- November 29, 2012
Exodus of Kresy one of the ”Geneologies of Remembrance” themes
Over one hundred scholars from around the world debated for three days in the University Library in Warsaw on violence and trauma of the twentieth century in the collective memory of the inhabitants of Europe, Asia, Africa and South America. One of the panels of the international conference ”Regions of Remembrance. Central and Eastern Europe in a Comparative Perspective” was dedicated to the Polish experiences related to the forced resettlement of Poles (but also Jews and other nationalities) from the former ”Kresy” (”borderlands”) area. After World War II, they massively left the former Eastern provinces of the Second Polish Republic which had been attached to the Soviet republics – Lithuania, Belarus and Ukraine.
As a result of World War II, the collective memory of Central and Eastern Europe’s societies concerns not only the committed crimes but also, as the sociologist Dr. Małgorzata Głowacka-Grajper from the University of Warsaw argued, the mass displacements of, among others, Poles and Jews in Kresy. ”In this case you cannot really speak of the repatriation since people didn’t return to their homeland but rather were evacuated,” pointed out Głowacka-Grajper in her paper.
”The remembrances of the resettlement and local homeland from which they came, were actually pushed to the margins of social and political life during the whole period of communism (…). However, after the beginning of democratic changes in Poland, even a little before 1989, there was a phenomenon that can be called the Kresy remembrance explosion,” emphasized the UW researcher, adding that this phenomenon was manifested by publishing a large number of memories, albums, reportages concerning the life of the former Kresy-inhabitants and by organizing trips to the territories of modern Lithuania, Belarus and Ukraine.
”Also a lot of organizations were established but what is characteristic is the fact that it has never been a one joint organization,” noted Głowacka-Grajper, explaining that it is related to the different identities of ”Kresowiacy” (inhabitants of Kresy). ”The ambiguity of the remembrances of Kresy (…) is very subtle and is expressed in the very use of the concepts of Kresy and Kresowiacy. It is a collective term that combines very diverse communities, situations and territories,” explained the sociologist. The people examined by the sociologists do not consider themselves ”Kresowiacy” but for example inhabitants of Vilnius or Lviv and deem it a mistake to fall under this joint definition.
While summarizing the paper Głowacka-Grajper noticed that nowadays we can talk about the next ”Kresy remembrance explosion,” this time manifesting itself in creation of numerous websites, where stories of Kresowiacy and testimonies of their life in old Poland are collected. The Internet and recollections of Kresowiacy published thanks to it, may partially compensate for the loss of Polish collective memory of Kresy. ”This loss was caused, among others things, by the lack of communication in many families during the communist period. They were afraid of talking about their experiences, about where they came from and what was their life like before the war,” pointed out the sociologist.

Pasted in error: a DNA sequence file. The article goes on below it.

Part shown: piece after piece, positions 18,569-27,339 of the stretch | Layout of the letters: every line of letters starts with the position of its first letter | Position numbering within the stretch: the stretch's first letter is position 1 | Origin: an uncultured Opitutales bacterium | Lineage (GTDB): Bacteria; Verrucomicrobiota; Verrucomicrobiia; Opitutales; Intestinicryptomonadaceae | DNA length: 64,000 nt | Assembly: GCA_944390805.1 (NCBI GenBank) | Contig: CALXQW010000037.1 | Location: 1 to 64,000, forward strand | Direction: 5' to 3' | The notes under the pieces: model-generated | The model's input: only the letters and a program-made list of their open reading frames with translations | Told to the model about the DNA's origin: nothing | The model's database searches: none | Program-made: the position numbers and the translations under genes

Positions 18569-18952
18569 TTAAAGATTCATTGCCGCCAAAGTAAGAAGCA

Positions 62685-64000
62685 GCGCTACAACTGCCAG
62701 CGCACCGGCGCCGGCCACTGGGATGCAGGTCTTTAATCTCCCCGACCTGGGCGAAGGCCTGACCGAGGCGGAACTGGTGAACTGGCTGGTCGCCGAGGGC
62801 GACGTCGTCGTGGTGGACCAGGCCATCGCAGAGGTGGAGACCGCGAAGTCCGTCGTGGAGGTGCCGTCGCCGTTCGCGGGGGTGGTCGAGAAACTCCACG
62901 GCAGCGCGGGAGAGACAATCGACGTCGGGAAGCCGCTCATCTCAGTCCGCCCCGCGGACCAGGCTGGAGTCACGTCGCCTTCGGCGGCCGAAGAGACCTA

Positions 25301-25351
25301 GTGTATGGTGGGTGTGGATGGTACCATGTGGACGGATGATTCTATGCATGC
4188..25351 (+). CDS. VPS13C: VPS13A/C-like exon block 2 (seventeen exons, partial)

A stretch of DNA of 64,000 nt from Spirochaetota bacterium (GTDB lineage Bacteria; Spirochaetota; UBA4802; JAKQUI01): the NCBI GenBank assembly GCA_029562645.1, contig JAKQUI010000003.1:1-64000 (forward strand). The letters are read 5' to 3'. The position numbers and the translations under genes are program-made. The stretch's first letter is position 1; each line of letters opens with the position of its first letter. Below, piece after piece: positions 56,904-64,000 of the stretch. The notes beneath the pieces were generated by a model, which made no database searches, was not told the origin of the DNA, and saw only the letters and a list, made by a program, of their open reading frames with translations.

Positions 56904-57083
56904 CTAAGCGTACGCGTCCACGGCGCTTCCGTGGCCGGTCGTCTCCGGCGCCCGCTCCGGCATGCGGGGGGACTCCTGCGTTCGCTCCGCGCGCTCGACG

The estimated number of people coming from Kresy and their descendants living today in Poland amounts to about 6 to 8 millions. Some Poles, however, could not or did not want to leave their Little Homelands – after the subsequent expatriations that took place from 1944 to 1959, nearly one and a half millions of Poles remained on the territory of the former Soviet Union (according to the census from 1959 – 1.38 millions). Currently, the number of Poles living in the former Soviet republics is estimated at 800-900 thousand, half of whom still live in dense groups in areas of the historical ”Wileńszczyzna” (Vilnius Region), divided during the years 1939-1940 by Stalin between Lithuanian and Belorussian SSR. About 200 thousand Poles live today on the Lithuanian and about 230 thousand on the Belarusian side of the border, which has become part of the new European “Iron Curtain.”
At the conference “Regions of Remembrance. Central and Eastern Europe in Comparative Perspective,” the scholars also touched upon the issues such as the civil war in the years 1946-1949 in the biographical memory of the Greek repatriates from Poland, the post-war presence of the Polish Jews in Lower Silesia, their remembrance of this experience and emigration from Poland in the 50s and 60s, the collective memory of communism in Romania after 1989, boundary changes in the twentieth century (India-Pakistan), dealing with the past and reconciliation processes (at the example of Rwanda, Peru and Germany), the use of remembrance for political purposes (in Ukraine and Egypt), minorities remembrance (Crimean Tatars, Roma, Old Believers), remembrance of the city multiculturalism (Białystok, Lublin).
”Genaologies of Remembrance” is a project launched in 2011 by the European Network Remembrance and Solidarity, carried out jointly with the Institute of Sociology of the University of Warsaw, Warsaw School of Social Sciences and Humanities and Freie Universität Berlin (Free University of Berlin).
Tłumaczenie Milena Jajkowska w ramach praktyk w Europejskiej Fundacji Praw Człowieka, www.efhr.eu. Translated by Milena Jajkowska the framework of a traineeship programme of the European Foundation of Human Rights, www.efhr.eu.